Kevin Bonham / Forum News Service, Published May 18 2014
Area spotters have eye for storms
He was out driving around in the storm with a video camera providing footage for the National Weather Service.
“As far as severity, it wasn’t that bad, but there were a lot of them,” said Rogers, a volunteer storm spotter with the agency’s Grand Forks office.
“That’s the worst one we’ve had since I’ve been involved. We had tornadoes in this direction, in that direction and that direction,” said Nancy Yoshida as she pointed to the northwest, southeast and east.
A ham radio enthusiast and trained storm spotter, she remembers the day well, too.
Yoshida was at the weather service office running a ham radio station and relaying information from other storm spotters to meteorologists.
The two are among the dozens of volunteers in the region who are part of the SkyWarn program, a vital part of the weather service’s storm alert system. It’s the SkyWarn storm spotters who tell the agency if pea-sized hail fell or if a tornado touched down or if strong winds destroyed a barn somewhere out in the 17 North Dakota counties and 18 northwest Minnesota counties that the Grand Forks weather service office serves.
“Radar is one tool that gives us an idea of what is occurring, the potential for large hail, the potential of the type of rotation that may indicate a tornado,” said Greg Gust, a meteorologist with the agency and SkyWarn coordinator. “It doesn’t tell us really where the tornado is, where the hail is, how severe it is.
“We rely on what is called ground truth – what is really occurring at those locations.” he said. “We get that from SkyWarn spotters.
“The advantage those people provide is they are fairly well-trained eyes that provide a fairly well-tuned report of what is occurring. We may see someone post on our Facebook page that ‘we’re getting big hail.’ That’s somewhat reliable. But the storm spotters can provide detail.”
An eye for clouds
Rogers, who is in the concrete construction business, said weather watching has been a big part of his life, though he has been a trained SkyWarn storm spotter for just five years.
“Weather’s important,” he said. “Being a trained spotter is something that’s not time consuming. Usually, there’ll be a warning or a potential warning of something. You try to get on the safe side of anything and observe it. You’re guessing the safe side. You’ve got to think safety.”
Gust said Rogers and a friend who often travels with him on storm-spotting trips have developed specialized skills. “Wes, he has an eye for those cloud types,” Gust said. “He and a friend know how to read the clouds and will video that and report it.”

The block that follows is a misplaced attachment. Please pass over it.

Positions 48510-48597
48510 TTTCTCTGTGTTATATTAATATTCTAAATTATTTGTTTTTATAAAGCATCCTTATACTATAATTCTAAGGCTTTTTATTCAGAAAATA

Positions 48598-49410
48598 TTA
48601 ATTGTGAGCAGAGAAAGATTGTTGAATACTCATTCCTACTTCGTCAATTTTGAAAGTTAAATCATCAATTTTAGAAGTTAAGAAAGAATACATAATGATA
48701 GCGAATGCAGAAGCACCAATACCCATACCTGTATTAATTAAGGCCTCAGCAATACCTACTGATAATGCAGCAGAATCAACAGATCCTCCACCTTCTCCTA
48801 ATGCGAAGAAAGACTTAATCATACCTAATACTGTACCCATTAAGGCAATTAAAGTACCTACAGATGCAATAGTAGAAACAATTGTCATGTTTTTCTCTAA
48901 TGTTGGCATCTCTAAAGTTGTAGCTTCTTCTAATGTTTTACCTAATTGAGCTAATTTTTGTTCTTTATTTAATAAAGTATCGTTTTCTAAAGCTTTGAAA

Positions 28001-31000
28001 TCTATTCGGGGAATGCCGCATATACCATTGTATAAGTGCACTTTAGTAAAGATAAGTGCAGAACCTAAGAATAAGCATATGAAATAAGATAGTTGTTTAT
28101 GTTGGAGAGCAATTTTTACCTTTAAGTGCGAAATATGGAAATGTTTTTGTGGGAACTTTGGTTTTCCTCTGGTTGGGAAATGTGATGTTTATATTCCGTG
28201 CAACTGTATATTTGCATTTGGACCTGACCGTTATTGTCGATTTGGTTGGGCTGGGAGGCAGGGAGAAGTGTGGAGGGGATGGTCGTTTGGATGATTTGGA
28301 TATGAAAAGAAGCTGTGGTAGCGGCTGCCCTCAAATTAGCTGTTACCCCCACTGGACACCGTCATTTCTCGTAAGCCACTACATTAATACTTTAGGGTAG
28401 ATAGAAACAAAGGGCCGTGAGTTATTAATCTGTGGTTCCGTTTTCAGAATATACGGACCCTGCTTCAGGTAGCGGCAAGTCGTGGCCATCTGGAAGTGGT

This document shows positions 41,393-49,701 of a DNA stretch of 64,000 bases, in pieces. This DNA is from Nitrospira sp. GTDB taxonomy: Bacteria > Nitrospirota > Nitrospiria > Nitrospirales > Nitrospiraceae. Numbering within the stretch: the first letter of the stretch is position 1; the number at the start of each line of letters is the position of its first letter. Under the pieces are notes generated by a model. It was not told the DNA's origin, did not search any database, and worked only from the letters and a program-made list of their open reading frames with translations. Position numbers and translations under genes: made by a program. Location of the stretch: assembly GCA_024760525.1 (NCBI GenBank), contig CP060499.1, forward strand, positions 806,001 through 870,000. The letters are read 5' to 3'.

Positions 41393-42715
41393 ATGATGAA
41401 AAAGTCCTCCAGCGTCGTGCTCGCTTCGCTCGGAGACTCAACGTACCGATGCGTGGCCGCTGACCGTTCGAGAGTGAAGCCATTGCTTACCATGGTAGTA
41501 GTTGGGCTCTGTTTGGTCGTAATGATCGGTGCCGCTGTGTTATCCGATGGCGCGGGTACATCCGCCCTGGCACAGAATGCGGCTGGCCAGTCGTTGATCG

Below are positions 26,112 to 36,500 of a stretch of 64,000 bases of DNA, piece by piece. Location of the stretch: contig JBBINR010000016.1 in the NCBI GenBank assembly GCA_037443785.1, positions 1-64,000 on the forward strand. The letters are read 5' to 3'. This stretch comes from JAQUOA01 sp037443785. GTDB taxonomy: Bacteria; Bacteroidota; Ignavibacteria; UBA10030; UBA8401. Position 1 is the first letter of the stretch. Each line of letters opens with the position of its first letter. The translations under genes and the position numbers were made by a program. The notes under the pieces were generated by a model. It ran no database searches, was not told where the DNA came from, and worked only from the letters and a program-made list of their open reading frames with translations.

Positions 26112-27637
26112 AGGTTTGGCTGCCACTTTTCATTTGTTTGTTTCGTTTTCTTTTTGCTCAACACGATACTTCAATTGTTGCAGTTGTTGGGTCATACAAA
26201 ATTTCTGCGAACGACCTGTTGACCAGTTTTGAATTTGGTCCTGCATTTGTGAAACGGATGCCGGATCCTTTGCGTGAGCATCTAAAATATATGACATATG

Rogers has a good eye for tornadoes, too, which Gust appreciated during the June 2010 storms.
“Wes captured some of the best video we had of the tornadoes,” he said. “That was just an explosive day all over the place.”
Yoshida has been a SkyWarn storm spotter for eight years. She and her family moved here from Colorado during the winter of 1996-97, just in time to experience the area’s record-breaking blizzard and flood season.
A former competitor in the Iditarod dog sled race in Alaska, she picked up the ham radio hobby to help out during the annual race and picked up the storm-spotting hobby to make use of her radio skills the rest of the time.
“I’ve really gotten bitten by the bug bad,” she said. “Ham radio is an amazing hobby and weather spotting is a nice service we can provide with ham radio.”
She started with two antennas at her family home in Grand Forks. Today, her former sunroom has been converted to a ham radio broadcast station, with six antennas in the yard.
Yoshida serves as state emergency coordinator for the Amateur Radio Emergency Services, or ARES. The Grand Forks County branch has 52 members, most of whom are trained SkyWarn storm spotters.
“We have several new hams in the area, so we’ll have some new bodies involved in this,” she said.
“Nancy is bringing in people to communicate the information, making sure there are ways to communicate,” Gust said. “So that when that big storm hits, and the power is knocked out, you still can get that information out.
“On a good day, we get telephone reports from spotters. We get ham radio reports and reports from social media,” he said. “We know those who are very well trained, and we rely on them to provide solid information to help us do our job.”